What Is a Recession?

A recession is when growth stops and economic activity declines.
Lauren SchwahnMar 26, 2020
What Is a Recession?

Many or all of the products featured here are from our partners who compensate us. This may influence which products we write about and where and how the product appears on a page. However, this does not influence our evaluations. Our opinions are our own. Here is a list of our partners and here's how we make money.

Whisperings of an impending recession have been circulating for some time. Amidst the longest economic expansion on record in United States history and a swiftly growing pandemic, those whispers have turned to shouts — and fears are amping up. For many, it feels like waiting for the inevitable major storm or earthquake to hit.

Understanding what a recession is can help you remain calm and brace your finances.

A recession is when the economy stops growing. The National Bureau of Economic Research, a nonprofit organization, tracks the business cycle (including both economic expansion and contraction periods) in the U.S. to determine when a recession begins and ends.

The NBER defines a recession more specifically as “a significant decline in economic activity spread across the economy, lasting more than a few months, normally visible in real [gross domestic product], real income, employment, industrial production and wholesale-retail sales.”

Recessions follow periods of economic expansion, or growth. At times, the Federal Reserve has let the economy grow at an unsustainable rate and then hiked interest rates aggressively in an attempt to correct this, according to Lynn Reaser, chief economist at Point Loma Nazarene University. But many other factors can lead to a recession. Past causes include inflation, wage cuts, trade conflicts and reduced spending, among others.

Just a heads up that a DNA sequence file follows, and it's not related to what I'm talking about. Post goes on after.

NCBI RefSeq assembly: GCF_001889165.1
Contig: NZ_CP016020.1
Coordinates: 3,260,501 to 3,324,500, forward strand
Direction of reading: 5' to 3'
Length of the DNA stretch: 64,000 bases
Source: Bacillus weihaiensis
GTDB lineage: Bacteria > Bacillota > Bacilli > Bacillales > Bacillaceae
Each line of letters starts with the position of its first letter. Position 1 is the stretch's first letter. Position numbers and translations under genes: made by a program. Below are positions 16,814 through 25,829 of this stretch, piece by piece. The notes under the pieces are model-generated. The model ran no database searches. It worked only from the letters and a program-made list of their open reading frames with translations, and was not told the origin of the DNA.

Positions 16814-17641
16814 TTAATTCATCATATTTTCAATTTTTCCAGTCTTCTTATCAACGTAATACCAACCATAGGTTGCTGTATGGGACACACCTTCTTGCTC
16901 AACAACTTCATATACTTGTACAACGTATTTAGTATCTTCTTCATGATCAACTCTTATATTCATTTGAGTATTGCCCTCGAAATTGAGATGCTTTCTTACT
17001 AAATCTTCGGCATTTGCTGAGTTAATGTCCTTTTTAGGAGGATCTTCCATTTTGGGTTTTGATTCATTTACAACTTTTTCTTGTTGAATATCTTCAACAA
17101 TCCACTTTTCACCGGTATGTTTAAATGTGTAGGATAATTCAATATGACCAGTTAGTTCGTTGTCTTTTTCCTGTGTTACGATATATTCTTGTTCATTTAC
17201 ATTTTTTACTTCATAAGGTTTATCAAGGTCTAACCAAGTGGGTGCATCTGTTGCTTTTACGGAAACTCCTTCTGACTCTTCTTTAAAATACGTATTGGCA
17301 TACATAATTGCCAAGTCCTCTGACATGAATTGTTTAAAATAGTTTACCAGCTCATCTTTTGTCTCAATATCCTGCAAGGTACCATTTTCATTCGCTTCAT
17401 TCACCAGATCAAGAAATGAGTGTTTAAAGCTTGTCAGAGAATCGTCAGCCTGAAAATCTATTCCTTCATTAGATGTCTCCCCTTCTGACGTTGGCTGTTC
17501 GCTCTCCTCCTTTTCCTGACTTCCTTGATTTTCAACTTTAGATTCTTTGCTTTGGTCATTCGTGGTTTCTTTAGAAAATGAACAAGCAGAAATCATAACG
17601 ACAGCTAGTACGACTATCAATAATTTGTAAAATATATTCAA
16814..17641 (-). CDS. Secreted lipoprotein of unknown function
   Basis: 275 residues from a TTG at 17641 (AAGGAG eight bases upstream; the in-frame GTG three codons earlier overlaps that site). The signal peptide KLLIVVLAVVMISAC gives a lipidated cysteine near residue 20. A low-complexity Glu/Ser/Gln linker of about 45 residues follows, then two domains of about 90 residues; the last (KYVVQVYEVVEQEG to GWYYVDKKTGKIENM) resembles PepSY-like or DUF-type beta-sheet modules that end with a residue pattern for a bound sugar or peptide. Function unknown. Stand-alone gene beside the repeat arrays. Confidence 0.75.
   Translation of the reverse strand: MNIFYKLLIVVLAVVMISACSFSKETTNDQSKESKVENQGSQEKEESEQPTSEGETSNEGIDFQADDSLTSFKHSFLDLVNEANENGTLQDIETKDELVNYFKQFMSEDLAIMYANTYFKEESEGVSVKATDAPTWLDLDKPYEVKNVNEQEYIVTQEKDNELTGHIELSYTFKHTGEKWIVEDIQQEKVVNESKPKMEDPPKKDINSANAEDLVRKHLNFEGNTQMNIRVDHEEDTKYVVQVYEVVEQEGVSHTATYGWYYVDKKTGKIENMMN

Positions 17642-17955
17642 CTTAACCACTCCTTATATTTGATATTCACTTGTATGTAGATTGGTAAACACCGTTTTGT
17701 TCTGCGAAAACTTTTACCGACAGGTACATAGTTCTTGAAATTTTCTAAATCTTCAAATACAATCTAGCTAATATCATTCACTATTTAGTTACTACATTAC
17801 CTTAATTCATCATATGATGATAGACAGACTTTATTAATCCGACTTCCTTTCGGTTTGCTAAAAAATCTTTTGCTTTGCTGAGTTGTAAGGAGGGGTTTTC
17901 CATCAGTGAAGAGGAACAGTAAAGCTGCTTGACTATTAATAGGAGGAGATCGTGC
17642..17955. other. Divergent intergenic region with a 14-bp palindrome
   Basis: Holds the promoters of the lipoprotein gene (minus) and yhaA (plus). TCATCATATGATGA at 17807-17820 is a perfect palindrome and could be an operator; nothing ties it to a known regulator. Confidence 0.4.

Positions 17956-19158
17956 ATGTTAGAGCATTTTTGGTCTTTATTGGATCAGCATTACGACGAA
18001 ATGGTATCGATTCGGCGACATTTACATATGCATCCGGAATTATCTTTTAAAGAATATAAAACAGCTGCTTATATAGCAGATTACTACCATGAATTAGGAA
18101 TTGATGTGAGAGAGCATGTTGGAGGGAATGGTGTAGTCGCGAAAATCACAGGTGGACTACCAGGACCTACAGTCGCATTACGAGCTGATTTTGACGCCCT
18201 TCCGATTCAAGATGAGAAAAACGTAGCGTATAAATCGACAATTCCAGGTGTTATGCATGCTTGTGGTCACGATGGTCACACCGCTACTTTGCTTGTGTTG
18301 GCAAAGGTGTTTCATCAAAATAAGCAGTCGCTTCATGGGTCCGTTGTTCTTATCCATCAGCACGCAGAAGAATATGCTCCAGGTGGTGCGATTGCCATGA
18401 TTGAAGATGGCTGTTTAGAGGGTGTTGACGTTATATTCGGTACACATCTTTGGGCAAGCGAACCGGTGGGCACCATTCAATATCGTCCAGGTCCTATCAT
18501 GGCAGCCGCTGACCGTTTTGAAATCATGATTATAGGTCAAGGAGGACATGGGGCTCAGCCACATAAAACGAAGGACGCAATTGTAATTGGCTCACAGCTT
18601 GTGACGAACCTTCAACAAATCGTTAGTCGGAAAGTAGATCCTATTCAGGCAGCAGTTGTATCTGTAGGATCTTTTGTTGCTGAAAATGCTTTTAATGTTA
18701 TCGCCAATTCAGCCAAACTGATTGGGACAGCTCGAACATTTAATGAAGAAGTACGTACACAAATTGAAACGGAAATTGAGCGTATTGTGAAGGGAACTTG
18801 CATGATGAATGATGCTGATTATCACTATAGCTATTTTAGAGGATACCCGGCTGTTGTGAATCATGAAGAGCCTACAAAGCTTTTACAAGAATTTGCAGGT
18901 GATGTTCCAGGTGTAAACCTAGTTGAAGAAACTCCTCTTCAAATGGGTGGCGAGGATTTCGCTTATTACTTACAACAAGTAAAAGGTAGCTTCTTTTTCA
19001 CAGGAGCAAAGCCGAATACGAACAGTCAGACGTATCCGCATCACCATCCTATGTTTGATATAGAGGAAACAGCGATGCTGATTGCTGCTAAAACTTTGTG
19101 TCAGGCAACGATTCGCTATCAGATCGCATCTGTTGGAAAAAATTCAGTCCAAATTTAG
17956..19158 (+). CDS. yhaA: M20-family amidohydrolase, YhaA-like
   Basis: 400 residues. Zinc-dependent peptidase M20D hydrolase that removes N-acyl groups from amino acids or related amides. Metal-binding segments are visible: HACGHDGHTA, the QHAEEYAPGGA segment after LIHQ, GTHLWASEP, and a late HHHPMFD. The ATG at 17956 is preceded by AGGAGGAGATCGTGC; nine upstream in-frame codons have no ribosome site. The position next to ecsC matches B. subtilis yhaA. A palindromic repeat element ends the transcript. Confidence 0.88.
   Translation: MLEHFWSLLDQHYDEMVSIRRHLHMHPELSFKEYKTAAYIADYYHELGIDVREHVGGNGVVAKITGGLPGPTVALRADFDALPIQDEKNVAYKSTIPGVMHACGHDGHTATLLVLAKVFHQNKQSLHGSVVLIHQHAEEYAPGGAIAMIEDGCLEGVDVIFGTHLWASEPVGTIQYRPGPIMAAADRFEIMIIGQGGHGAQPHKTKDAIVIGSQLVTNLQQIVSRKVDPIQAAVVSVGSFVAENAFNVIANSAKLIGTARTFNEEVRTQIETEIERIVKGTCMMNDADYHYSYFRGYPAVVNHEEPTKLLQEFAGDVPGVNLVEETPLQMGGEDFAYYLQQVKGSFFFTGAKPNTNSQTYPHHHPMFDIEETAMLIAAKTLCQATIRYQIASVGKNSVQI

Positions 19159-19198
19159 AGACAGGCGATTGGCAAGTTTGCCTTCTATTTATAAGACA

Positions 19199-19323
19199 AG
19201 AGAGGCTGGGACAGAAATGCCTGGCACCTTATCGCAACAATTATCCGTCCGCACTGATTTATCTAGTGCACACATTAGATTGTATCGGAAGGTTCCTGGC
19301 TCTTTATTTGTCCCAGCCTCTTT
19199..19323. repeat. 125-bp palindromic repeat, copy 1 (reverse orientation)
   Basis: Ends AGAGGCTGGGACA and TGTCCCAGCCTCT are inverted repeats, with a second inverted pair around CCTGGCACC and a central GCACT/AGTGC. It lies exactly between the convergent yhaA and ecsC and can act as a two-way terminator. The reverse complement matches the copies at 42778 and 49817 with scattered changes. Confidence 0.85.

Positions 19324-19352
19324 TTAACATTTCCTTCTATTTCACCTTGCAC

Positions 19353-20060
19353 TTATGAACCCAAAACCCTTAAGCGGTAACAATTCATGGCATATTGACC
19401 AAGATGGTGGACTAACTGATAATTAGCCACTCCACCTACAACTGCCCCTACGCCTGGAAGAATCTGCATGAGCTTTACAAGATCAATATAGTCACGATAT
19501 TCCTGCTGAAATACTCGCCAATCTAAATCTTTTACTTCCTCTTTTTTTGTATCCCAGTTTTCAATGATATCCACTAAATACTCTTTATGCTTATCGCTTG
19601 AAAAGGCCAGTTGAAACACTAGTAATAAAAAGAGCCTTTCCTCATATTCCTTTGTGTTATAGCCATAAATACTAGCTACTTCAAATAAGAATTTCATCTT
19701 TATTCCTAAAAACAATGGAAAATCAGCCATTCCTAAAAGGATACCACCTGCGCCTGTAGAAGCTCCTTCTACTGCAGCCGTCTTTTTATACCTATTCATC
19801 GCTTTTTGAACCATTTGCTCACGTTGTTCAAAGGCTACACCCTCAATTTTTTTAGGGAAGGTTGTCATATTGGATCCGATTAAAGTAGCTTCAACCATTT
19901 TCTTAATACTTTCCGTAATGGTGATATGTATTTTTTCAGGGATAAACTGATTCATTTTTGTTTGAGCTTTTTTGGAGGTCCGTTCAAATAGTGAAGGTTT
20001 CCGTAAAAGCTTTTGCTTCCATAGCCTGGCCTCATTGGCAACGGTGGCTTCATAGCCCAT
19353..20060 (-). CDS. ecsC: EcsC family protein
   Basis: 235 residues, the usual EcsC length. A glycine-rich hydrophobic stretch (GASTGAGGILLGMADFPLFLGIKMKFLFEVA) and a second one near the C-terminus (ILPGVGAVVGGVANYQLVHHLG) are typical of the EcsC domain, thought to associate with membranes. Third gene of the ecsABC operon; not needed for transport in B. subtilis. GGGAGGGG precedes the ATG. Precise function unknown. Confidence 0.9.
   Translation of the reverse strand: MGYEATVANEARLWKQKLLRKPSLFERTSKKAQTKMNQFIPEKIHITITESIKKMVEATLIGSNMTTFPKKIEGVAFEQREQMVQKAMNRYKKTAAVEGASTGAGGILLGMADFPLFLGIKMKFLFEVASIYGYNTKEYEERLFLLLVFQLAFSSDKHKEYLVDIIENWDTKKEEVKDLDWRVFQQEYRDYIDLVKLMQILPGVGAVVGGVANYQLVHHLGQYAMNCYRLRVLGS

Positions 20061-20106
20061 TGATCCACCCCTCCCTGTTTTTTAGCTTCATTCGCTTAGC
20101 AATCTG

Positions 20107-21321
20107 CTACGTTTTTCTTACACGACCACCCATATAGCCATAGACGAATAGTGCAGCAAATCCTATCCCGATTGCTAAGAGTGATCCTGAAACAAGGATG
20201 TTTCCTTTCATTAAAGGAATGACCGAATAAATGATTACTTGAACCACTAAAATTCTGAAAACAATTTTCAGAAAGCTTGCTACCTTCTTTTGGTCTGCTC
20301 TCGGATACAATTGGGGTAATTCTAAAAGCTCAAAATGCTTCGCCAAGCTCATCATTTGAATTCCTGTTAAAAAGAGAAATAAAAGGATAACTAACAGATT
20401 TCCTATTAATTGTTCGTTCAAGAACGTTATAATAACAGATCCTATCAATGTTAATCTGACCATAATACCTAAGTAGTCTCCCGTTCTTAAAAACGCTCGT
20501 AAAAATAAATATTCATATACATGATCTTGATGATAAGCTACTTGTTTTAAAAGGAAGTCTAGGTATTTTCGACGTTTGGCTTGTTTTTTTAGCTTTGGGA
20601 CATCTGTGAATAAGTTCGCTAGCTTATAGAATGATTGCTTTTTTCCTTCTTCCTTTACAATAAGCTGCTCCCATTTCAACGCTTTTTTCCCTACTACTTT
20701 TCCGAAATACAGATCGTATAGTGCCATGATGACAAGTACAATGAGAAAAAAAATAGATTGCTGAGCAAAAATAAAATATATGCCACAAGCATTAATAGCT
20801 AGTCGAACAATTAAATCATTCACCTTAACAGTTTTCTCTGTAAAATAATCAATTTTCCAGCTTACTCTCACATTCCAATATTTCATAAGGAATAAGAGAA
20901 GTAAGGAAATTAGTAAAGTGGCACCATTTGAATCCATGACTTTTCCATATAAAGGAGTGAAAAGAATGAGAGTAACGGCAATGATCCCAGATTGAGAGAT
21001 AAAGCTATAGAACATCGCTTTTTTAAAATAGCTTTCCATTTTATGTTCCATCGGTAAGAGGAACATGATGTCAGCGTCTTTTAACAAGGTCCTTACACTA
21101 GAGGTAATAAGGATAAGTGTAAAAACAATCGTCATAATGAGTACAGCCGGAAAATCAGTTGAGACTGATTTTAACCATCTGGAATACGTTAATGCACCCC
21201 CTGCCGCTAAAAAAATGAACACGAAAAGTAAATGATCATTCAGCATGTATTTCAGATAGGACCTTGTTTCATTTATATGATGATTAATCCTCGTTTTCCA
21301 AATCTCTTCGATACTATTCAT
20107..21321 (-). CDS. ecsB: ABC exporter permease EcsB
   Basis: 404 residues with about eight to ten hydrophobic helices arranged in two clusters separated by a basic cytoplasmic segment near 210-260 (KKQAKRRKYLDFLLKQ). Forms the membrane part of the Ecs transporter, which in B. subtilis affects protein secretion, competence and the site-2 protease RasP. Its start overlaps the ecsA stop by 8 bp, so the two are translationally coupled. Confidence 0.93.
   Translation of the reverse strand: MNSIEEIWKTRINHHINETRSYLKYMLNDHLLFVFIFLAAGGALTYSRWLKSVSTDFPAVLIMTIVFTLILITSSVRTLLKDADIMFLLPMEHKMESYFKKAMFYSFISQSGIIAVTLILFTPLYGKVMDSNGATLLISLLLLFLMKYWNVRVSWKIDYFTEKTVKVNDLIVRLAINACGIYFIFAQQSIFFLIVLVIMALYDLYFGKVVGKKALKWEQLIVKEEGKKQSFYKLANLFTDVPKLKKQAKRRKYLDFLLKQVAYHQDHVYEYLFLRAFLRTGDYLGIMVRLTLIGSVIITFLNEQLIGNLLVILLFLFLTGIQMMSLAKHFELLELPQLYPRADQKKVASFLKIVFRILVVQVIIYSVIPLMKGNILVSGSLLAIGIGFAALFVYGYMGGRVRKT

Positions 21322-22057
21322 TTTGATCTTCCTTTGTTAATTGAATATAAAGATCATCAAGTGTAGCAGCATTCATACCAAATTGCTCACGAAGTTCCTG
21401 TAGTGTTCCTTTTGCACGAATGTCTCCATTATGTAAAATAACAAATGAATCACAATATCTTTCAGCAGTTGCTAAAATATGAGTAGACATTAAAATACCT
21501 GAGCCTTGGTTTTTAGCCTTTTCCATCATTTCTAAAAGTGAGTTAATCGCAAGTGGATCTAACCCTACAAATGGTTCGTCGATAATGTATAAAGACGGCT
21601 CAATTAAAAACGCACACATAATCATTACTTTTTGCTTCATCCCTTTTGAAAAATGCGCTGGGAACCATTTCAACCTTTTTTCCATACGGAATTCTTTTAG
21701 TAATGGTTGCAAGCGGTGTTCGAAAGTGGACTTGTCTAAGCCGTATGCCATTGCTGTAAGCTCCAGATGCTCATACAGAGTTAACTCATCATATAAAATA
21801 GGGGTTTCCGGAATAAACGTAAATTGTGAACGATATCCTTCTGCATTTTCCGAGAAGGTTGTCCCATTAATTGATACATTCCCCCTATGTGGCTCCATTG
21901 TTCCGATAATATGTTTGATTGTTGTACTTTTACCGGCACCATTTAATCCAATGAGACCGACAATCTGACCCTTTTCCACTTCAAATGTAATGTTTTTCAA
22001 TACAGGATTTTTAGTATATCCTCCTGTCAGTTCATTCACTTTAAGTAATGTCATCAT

“The 9/11 attack thrust the economy into recession, oil price jumps pushed the economy downward in the 1970s and the housing market's collapse triggered the severe decline in 2007-2009,” Reaser said in an email.

No two recessions are exactly alike. Some are far more devastating than others. But often, job losses occur, unemployment rates rise, consumer and business sales fall and production drops across most industries, Reaser says. For many people, this creates .

“It’s going to affect those at the lower end of the spectrum the most,” says Lamar Watson, a certified financial planner and founder of Dream Financial Planning in Reston, Virginia. “Think about those that are hourly workers, that work in the hospitality industry and things like that.”

People in these situations typically have higher debt balances and will be susceptible to layoffs, Watson says. Lenders may also be less likely to extend credit during a recession. This can make it difficult for some to afford necessary expenses. But for others, downturns present opportunities to refinance or invest when mortgage rates and stock prices drop, for example.

It varies. The U.S. has gone through 33 recessions since 1857, which have lasted between six months and several years, according to the NBER. The most recent recession, known as the Great Recession, spanned 18 months (lasting from December 2007 to June 2009). No one can say for certain how long the next one will last.

The NBER doesn’t define the term “depression.” But most experts agree that a depression is a longer, more severe period of economic decline. One rule of thumb is that a downturn is considered a depression when the decline in GDP is greater than 10%. Recession can lead to depression, but not always.

The earlier you can start readying your finances, the better you’ll fare. Be proactive and create a plan of attack now. Here are a few ways to begin :

On a similar note...
Dive even deeper in Personal Finance